As the CGS supply decreases past point A, the demand for CGS falls as the CGS market falls off the global bond indices. At this point, CGS prices would fall and CGS interest rates rise. However, as the supply continues to diminish the price would begin to rise from the lower base. This makes the dynamics of the adjustment more complex.
In the case of an upward sloping segment of the demand curve for CGS due to the illiquidity of the market, reduced CGS supply leads to an initial increase in CGS prices. Then, as the supply passes the peak in the demand curve, further reductions in supply would lead to falls in the price of CGS. Further falls past this point would lead to increases in CGS interest rates (Chart 30).
The initial rise in CGS prices would increase demand for private assets, causing private asset prices to rise. Lower CGS prices, once supply has passed the peak, would normally lead to falling private asset prices, as investors would move from private assets into CGS. However, investors may not see private assets as substitutes once the CGS market is this small. Hence, demand for private assets may not fall; indeed demand may increase. Thus, reduced supply, past a certain point, may generate higher interest rates on CGS but not necessarily on private assets.
Falling prices and increasing interest rates associated with this effect would partially offset the macroeconomic impacts outlined previously. Final income levels would be lower than otherwise and final interest rates higher. The exchange rate would not fall as much, and the current account contraction would be smaller.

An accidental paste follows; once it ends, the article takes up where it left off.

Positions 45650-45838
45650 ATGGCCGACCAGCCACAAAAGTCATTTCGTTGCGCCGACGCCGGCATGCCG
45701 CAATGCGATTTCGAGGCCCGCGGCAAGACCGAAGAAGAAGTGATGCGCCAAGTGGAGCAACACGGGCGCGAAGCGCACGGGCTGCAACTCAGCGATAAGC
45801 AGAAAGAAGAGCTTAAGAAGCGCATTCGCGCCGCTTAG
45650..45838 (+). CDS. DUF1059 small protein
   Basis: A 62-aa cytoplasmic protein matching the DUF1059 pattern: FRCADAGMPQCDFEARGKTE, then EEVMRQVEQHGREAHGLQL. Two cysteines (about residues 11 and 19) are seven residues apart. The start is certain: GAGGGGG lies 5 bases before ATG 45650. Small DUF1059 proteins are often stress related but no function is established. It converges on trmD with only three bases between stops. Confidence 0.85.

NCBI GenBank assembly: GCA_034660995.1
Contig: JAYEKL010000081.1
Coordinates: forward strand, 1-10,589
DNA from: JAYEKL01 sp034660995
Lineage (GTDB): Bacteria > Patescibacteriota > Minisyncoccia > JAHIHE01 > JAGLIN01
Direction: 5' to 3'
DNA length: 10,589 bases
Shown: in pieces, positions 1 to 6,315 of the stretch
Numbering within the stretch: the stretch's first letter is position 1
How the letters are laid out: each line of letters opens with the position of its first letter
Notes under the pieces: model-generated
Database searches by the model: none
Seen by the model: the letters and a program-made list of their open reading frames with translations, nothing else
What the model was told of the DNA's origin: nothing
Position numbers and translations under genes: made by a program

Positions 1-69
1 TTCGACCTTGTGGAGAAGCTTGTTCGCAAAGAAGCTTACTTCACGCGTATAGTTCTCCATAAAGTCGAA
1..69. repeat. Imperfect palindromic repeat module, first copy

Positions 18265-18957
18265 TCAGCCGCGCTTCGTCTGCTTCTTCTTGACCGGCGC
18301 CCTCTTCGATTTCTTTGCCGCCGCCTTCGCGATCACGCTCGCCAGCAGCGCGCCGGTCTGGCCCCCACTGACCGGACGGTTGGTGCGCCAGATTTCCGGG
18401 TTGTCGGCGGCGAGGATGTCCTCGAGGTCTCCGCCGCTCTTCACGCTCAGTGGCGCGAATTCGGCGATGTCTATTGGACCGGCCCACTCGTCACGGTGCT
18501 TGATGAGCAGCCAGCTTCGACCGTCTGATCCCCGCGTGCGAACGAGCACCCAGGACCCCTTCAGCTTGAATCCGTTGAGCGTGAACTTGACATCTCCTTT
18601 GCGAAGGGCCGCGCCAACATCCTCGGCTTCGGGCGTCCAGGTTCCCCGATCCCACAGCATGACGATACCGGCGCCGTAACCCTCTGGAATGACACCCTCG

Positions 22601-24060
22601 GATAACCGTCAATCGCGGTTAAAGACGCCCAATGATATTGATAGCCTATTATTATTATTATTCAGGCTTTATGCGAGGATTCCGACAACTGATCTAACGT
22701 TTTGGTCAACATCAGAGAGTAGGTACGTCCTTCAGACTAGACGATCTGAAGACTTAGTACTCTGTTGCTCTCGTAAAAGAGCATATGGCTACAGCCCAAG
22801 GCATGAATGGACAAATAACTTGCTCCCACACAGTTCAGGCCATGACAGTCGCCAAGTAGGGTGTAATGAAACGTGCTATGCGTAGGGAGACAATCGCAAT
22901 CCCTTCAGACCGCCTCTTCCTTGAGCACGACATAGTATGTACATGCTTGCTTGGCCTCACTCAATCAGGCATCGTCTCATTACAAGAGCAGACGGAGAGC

The previous section assumed that the government had a budget surplus, and therefore the resources to reduce CGS supply, resulting in lower domestic interest rates and higher domestic income. However, if the absence of the CGS market reduced the efficiency of financial market infrastructure, the government could decide to maintain the CGS market. Instead of using budget surpluses to repurchase CGS, the government could invest in private financial assets. The macroeconomic implications would depend on whether the government invested in domestic or foreign assets.
Also, if the CGS market needed to increase from its current size, the government could consider increasing the supply of CGS and using the proceeds to purchase financial assets.
In the first case, the government investment activity is restricted to domestic securities. The CGS market is maintained in its original form and the budget surpluses are used to purchase domestic financial assets. The supply of CGS would not change but the demand for private assets would increase, so the price of private asset would rise and interest rates fall. Higher private asset prices would increase the demand for CGS, so CGS prices also would increase. Hence, both private asset and CGS interest rates would fall.
The impact would be broadly similar to if the government repurchased CGS. Average interest rates in the economy would be lower than if the government did not have budget surpluses. Income would be higher, the exchange rate lower and current account deficit would also be lower (Chart 28).
If the government increased the CGS market from the size depicted in Chart 31, additional demand for private assets from Government purchases would match increases in CGS supply. Increased CGS supply would decrease CGS prices and increase CGS interest rates. At the same time, government purchases of private assets would increase their prices and reduce their interest rates. Further increases in CGS supply would not increase interest rates.